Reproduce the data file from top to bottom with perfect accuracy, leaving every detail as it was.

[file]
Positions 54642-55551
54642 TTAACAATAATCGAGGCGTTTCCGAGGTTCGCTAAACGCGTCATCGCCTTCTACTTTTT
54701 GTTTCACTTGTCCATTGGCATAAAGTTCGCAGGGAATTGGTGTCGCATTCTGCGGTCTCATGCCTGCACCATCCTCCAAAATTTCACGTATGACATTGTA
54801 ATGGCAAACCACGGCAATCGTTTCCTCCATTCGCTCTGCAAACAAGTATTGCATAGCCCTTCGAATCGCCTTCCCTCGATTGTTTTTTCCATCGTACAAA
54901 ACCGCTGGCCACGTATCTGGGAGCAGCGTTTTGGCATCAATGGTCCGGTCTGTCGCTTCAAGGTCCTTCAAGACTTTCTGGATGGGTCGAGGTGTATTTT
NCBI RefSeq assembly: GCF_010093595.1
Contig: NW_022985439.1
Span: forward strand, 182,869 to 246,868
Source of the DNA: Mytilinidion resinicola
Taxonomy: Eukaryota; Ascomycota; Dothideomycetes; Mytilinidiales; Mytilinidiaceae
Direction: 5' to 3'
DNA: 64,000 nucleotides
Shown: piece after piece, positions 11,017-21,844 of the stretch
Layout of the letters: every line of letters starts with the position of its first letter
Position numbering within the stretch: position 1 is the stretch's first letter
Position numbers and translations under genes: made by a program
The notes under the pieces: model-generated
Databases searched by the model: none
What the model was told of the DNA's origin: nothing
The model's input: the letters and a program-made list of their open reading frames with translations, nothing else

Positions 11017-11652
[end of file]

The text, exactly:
Positions 54642-55551
54642 TTAACAATAATCGAGGCGTTTCCGAGGTTCGCTAAACGCGTCATCGCCTTCTACTTTTT
54701 GTTTCACTTGTCCATTGGCATAAAGTTCGCAGGGAATTGGTGTCGCATTCTGCGGTCTCATGCCTGCACCATCCTCCAAAATTTCACGTATGACATTGTA
54801 ATGGCAAACCACGGCAATCGTTTCCTCCATTCGCTCTGCAAACAAGTATTGCATAGCCCTTCGAATCGCCTTCCCTCGATTGTTTTTTCCATCGTACAAA
54901 ACCGCTGGCCACGTATCTGGGAGCAGCGTTTTGGCATCAATGGTCCGGTCTGTCGCTTCAAGGTCCTTCAAGACTTTCTGGATGGGTCGAGGTGTATTTT
NCBI RefSeq assembly: GCF_010093595.1
Contig: NW_022985439.1
Span: forward strand, 182,869 to 246,868
Source of the DNA: Mytilinidion resinicola
Taxonomy: Eukaryota; Ascomycota; Dothideomycetes; Mytilinidiales; Mytilinidiaceae
Direction: 5' to 3'
DNA: 64,000 nucleotides
Shown: piece after piece, positions 11,017-21,844 of the stretch
Layout of the letters: every line of letters starts with the position of its first letter
Position numbering within the stretch: position 1 is the stretch's first letter
Position numbers and translations under genes: made by a program
The notes under the pieces: model-generated
Databases searched by the model: none
What the model was told of the DNA's origin: nothing
The model's input: the letters and a program-made list of their open reading frames with translations, nothing else

Positions 11017-11652